Subscribe to
Opera Today

Receive articles and news via RSS feeds or email subscription.


facebook-icon.png


twitter_logo[1].gif



9780393088953.png

9780521746472.png

0810888688.gif

0810882728.gif

Recently in Performances

Cold Mountain Wows Audience at Santa Fe World Premiere

On August 1, 2015, Santa Fe Opera presented the world premiere of Cold Mountain, a brand new opera composed by Pulizer Prize and Grammy winner Jennifer Higdon.

Manon Lescaut, Munich

Puccini’s Manon Lescaut at the Bayerische Staatsoper, Munich. Some will scream in rage but in its austerity it reaches to the heart of the opera.

Proms Saturday Matinée 1

It might seem churlish to complain about the BBC Proms coverage of Pierre Boulez’s 90th anniversary. After all, there are a few performances dotted around — although some seem rather oddly programmed, as if embarrassed at the presence of new or newish music. (That could certainly not be claimed in the present case.)

The Maid of Pskov (Pskovityanka) , St. Petersburg

I recently spent four days in St. Petersburg, timed to coincide with the annual Stars of the White Nights Festival. Yet the most memorable singing I heard was neither at the Mariinsky Theater nor any other performance hall. It was in the small, nearly empty church built for the last Tsar, Nicholas II, at Tsarskoye Selo.

Prom 11 — Grange Park Opera: Fiddler on the Roof

As I walked up Exhibition Road on my way to the Royal Albert Hall, I passed a busking tuba player whose fairground ditties were enlivened by bursts of flame which shot skyward from the bell of his instrument, to the amusement and bemusement of a rapidly gathering pavement audience.

Saul, Glyndebourne

A brilliant theatrical event, bringing Handel’s theatre of the mind to life on stage

Roberta Invernizzi, Wigmore Hall

‘Here, thanks be to God, my opera is praised to the skies and there is nothing in it which does not please greatly.’ So wrote Antonio Vivaldi to Marchese Guido Bentivoglio d’Aragona in Ferrara in 1737.

Montemezzi: L’amore dei tre Re

Asphyxiations, atrophy by poison, assassination: in Italo Montemezzi’s L’amore dei tre Re (The Love of the Three Kings, 1913) foul deed follows foul deed until the corpses are piled high. 

Prom 4: Andris Nelsons

The precision of attack in the opening to Beethoven’s Creatures of Prometheus Overture signalled thoroughgoing excellence in the contribution of the CBSO to this concert.

BBC Proms: The Cardinall’s Musick

When he was skilfully negotiating the not inconsiderable complexities, upheavals and strife of musical and religious life at the English royal court during the Reformation, Thomas Tallis (c.1505-85) could hardly have imagined that more than 450 years later people would be queuing round the block for the opportunity spend their lunch-hour listening to the music that he composed in service of his God and his monarch.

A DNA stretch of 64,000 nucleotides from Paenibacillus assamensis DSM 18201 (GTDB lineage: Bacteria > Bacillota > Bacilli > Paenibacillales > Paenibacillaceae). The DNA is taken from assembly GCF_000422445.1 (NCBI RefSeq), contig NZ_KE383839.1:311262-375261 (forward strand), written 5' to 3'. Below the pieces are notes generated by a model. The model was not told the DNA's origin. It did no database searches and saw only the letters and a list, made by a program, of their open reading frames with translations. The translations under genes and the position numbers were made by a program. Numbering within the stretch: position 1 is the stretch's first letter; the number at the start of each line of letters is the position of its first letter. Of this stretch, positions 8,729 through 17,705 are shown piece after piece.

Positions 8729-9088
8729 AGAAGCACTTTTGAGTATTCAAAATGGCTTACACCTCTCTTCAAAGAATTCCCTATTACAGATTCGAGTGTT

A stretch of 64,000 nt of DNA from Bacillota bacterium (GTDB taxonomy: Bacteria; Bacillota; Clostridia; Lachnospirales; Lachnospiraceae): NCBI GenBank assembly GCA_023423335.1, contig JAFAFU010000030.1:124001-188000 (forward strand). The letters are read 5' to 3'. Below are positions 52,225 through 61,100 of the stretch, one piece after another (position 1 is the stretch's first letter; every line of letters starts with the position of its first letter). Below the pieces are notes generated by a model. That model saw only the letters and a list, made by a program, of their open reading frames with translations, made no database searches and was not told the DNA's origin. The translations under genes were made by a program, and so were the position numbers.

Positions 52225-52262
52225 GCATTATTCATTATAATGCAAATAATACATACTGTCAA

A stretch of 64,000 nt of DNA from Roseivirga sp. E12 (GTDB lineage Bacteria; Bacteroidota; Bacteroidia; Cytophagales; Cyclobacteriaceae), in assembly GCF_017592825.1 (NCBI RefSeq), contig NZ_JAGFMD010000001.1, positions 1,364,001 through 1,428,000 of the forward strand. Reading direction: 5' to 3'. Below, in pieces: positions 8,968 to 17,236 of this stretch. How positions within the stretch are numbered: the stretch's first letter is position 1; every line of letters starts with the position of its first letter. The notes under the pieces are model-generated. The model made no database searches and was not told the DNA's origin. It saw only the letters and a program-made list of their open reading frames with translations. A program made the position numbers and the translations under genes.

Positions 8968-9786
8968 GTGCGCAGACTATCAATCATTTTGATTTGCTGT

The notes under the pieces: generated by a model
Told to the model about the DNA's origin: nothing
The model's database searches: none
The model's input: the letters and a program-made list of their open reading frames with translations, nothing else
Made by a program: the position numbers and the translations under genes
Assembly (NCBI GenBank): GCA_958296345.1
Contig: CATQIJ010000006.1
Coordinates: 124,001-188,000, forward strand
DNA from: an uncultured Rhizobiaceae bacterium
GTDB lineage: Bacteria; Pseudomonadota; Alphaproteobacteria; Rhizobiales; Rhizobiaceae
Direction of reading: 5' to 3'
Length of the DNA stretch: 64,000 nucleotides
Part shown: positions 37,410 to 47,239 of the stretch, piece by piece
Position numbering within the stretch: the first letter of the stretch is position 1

Oberon, Persephone and Iolanta at the Aix Festival

Two of the important late twentieth century stage directors, Robert Carsen and Peter Sellars, returned to the Aix Festival this summer. Carsen’s A Midsummer Night’s Dream is a masterpiece, Sellars’ strange Tchaikovsky/Stravinsky double bill is simply bizarre.

Betrothal and Betrayal : JPYA at the ROH

The annual celebration of young talent at the Royal Opera House is a magnificent showcase, and it was good to see such a healthy audience turnout.

Jenůfa Packs a Wallop at DMMO

There are few operas that can rival the visceral impact of a well-staged Jenůfa and Des Moines Metro Opera has emphatically delivered the goods.

Des Moines Fanciulla a Minnie-Triumph

The Girl of the Golden West (La Fanciulla del West) often gets eclipsed when compared to the rest of the mature Puccini canon.

First Night of the BBC Proms 2015

First Night of the BBC Proms 2015 with Sakari Oramo in exuberant form, pulling off William Walton’s Belshazzar’s Feast with the theatrical flair it deserves.

Monsters and Marriage at the Aix Festival

Plus an evening by the superb Modigliani Quartet that complimented the brief (55 minutes) a cappella opera for six female voices Svadba (2013) by Serbian composer Ana Sokolovic (b. 1968). She lives in Canada.

Des Moines: A Whole Other Secret Garden

With its revelatory production of Rappaccini’s Daughter performed outdoors in the city’s refurbished Botanical Gardens, Des Moines Metro Opera has unlocked the gate to a mysterious, challenging landscape of musical delights.

Seductive Abduction in Iowa

Des Moines Metro Opera has quite a crowd-pleasing production of The Abduction from the Seraglio on its hands.

A Midsummer Night’s Dream, Garsington Opera

Even by Shakespeare’s standards A Midsummer Night’s Dream, one of his earlier plays, boasts a particularly fantastical plot involving a bunch of aristocrats (the Athenian Court of Theseus), feuding gods and goddesses (Oberon and Titania), ‘Rude Mechanicals’ (Bottom, Quince et al) and assorted faeries and spirits (such as Puck).

Richard Wagner: Tristan und Isolde

What do we call Tristan und Isolde? That may seem a silly question. Tristan und Isolde, surely, and Tristan for short, although already we come to the exquisite difficulty, as Tristan and Isolde themselves partly seem (though do they only seem?) to recognise of that celebrated ‘und’.

OPERA TODAY ARCHIVES »

Performances

Lucas Meacham as Don Giovanni [Photo by Cory Weaver courtesy of San Francisco Opera]
26 Oct 2011

Don Giovanni in San Francisco

Ossia Maestro Watching in Fog City. Ten years ago it was German provincialism, now it is the Italian sort wanting to take root in the War Memorial Opera House.

W. A. Mozart: Don Giovanni